by Enrico Villamaino
Is growing grapes an art or a science? To the Italian in Jim Verde, it’s absolutely an art. But to the biologist in him, it is most certainly a science.
“On the one hand,” Verde said, describing his grapes in a way far more paternal than professorial, “these plants all have such different personalities. They’re lovely. They’re my babies. And my name, Verde, means ‘green’ in Italian. I was meant to grow beautiful things.” But then, as if mentally putting on his old white lab coat, he added, “On the other hand, you can’t deny the inherent biology and botany in the bottle.”
Verde grew up with wine, having his first taste at his father’s knee when he was three years old. He laughed, “Homemade wine is not uncommon with us Italians.” He studied biology and botany at Boston University, earning both an undergraduate and a master’s degree. He then embarked on a 38-year career as a biology professor at the Community College of Rhode Island. He retired in 2002, and at a time when most people might be looking to slow things down a bit, Verde dove headfirst into his next passion. He purchased two and a half acres in Johnston, RI, 10 miles west of Providence. With that, Verde Vineyards was born.
“It is very much a vineyard,” Verde is quick to point out. “A lot of places are wineries, and there’s nothing wrong with that. But wineries can get their raw materials from somewhere else and produce their wines. Vineyards like mine are responsible for the cultivation of the grapes. We really have to get into the science of it all.”
When talking about the science of it all, the old professor emerges and begins an engaging lecture.
“Having a background in botany can be a real benefit when raising your grapes. That knowledge and experience can make understanding the nature of the fungi that can damage your crop easier. Now, there are over 1,000 breeds, which we call varietals, of grapes used in winemaking,” he said. “One of the problems we encounter is that different fungi attack different varietals at different times and at different temperatures. There is no one-size-fits-all method of spraying or treatment to address all that. You have to be well versed in the mycology of it all and be vigilant and proactively treat your grapes.”
Verde spends long hours walking among his vines, turning over leaves and looking for the first signs of any downy mildew. “If you wait until it’s obvious, you’re too late,” he stated. Verde is a firm believer in integrated pest management (IPM) methodology, consisting of preventative action, identification, analysis, treatment, monitoring and documentation. Whenever possible, he uses organic sprays. “A well planned and consistent spraying program is crucial,” he noted.
A study of the differences between European and North American climates and varietals is also essential when planning what grapes to cultivate. According to the professor, “A lot of the varietals that make great wines in Europe do not like the cold. Here in Rhode Island, we lost 50% of our merlot last season due to the havoc our winter wreaked upon the European grapes growing here.” He stated that certain wild American varietals are hardier and can better withstand a falling thermometer. “The American grapes grow much more rambunctiously than the Europeans, which grow straight upwards and are easier to prune. The American ones want to grow downward. They can get to be 15 to 18 feet long here, so we have to tie them up to give them the space they need to grow.”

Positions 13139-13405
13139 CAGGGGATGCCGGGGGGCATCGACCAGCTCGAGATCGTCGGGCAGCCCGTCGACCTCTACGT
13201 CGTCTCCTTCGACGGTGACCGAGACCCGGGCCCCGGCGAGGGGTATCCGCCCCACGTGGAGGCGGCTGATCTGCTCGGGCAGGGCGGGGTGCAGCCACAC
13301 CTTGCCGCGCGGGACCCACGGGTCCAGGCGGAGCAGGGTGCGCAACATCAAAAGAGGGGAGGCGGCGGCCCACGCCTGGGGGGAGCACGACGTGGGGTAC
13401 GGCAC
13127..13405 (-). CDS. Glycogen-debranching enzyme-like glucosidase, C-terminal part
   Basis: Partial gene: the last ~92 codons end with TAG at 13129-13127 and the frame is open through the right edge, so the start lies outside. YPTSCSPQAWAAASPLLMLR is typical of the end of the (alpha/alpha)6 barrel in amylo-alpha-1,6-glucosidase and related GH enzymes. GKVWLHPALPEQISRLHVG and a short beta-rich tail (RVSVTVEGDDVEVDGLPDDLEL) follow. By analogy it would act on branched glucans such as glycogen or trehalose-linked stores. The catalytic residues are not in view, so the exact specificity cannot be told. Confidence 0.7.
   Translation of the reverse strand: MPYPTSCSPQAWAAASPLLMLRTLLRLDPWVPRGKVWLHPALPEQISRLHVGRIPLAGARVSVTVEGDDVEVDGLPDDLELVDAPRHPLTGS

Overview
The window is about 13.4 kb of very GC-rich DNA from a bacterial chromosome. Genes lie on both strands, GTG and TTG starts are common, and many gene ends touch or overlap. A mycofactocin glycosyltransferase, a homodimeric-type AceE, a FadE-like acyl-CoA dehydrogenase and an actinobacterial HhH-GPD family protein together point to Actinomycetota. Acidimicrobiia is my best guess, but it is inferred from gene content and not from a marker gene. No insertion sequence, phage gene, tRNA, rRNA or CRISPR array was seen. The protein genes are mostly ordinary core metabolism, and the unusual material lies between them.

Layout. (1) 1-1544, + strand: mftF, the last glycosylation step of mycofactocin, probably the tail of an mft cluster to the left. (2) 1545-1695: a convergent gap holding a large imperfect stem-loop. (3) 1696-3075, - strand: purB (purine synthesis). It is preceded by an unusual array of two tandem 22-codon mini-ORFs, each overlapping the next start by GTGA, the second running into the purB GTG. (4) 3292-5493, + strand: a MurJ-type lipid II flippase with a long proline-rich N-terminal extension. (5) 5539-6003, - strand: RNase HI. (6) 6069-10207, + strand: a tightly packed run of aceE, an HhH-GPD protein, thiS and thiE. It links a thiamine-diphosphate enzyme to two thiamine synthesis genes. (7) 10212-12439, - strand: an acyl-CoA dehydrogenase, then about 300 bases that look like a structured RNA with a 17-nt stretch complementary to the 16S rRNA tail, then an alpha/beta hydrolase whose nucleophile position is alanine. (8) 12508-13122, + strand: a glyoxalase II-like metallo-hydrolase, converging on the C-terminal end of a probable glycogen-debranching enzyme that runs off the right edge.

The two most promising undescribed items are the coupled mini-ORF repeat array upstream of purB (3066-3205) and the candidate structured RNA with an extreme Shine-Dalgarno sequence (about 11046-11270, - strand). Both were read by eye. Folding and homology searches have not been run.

Increasing temperatures have also presented new challenges to viticulturists. “Too much heat can be harmful to the grapes, but addressing this by covering them up can cheat them of the sun they need,” Verde explained. “Grapes need sunlight to produce enough sugar. There’s a range you want to be in. If wine has over 20% sugar content, we say it has foxiness. Foxiness is associated with the sweet taste of Welch’s grape juice, and you don’t want that. But if you have less than 17% sugar, the wine will be too acidic.” Verde said many vintners in New England ameliorate this acidity by adding sugar during winemaking.
Always keeping abreast of how academia is addressing the problems grape growers face, Verde said a number of schools are developing new hybrid varietals that are better able to thrive in this climate while still producing the tastes oenophiles desire. “Cornell University gave us the Cayuga hybrid grape that’s quite disease resistant. The University of Minnesota has developed the Itasca and the La Crescent hybrids. They’re both cold hardy grapes and do rather well here,” he said. He also mentioned that Purdue University is working specifically on grapes that are best suited to Indiana vineyards.
Asked what his favorite varietal or wine is, the old professor quickly exclaimed, “Oh, no! You can’t ask me that! You might as well ask a parent who their favorite child is.” He admitted it’s a question he is frequently asked. He immediately counters with his diplomatic and well-practiced response. “Well, what food are you pairing it with? I can’t say which wine is best, but I can tell you what goes best with what.”
Verde is very happy with his small operation. “I’m sure some people thought I was mentally unstable when I got into this after retirement, but it’s a nice little vineyard. I know I’m never going to be written up in the Harvard Business Review, but this is a labor of love.” Verde Vineyards is open year round, but it sees most of its guests between May and the autumn harvest, which is Verde’s favorite time of the year.
He is also glad he gets to see the vast majority of his customers face to face. “We’re local, and while do have a small presence in a few nearby retail stores, most of our sales are here on site. We like it that way. We like having people come here for the experience of it all.”
And with that, class is dismissed. For more information visit www.VerdeVineyardsRI.com.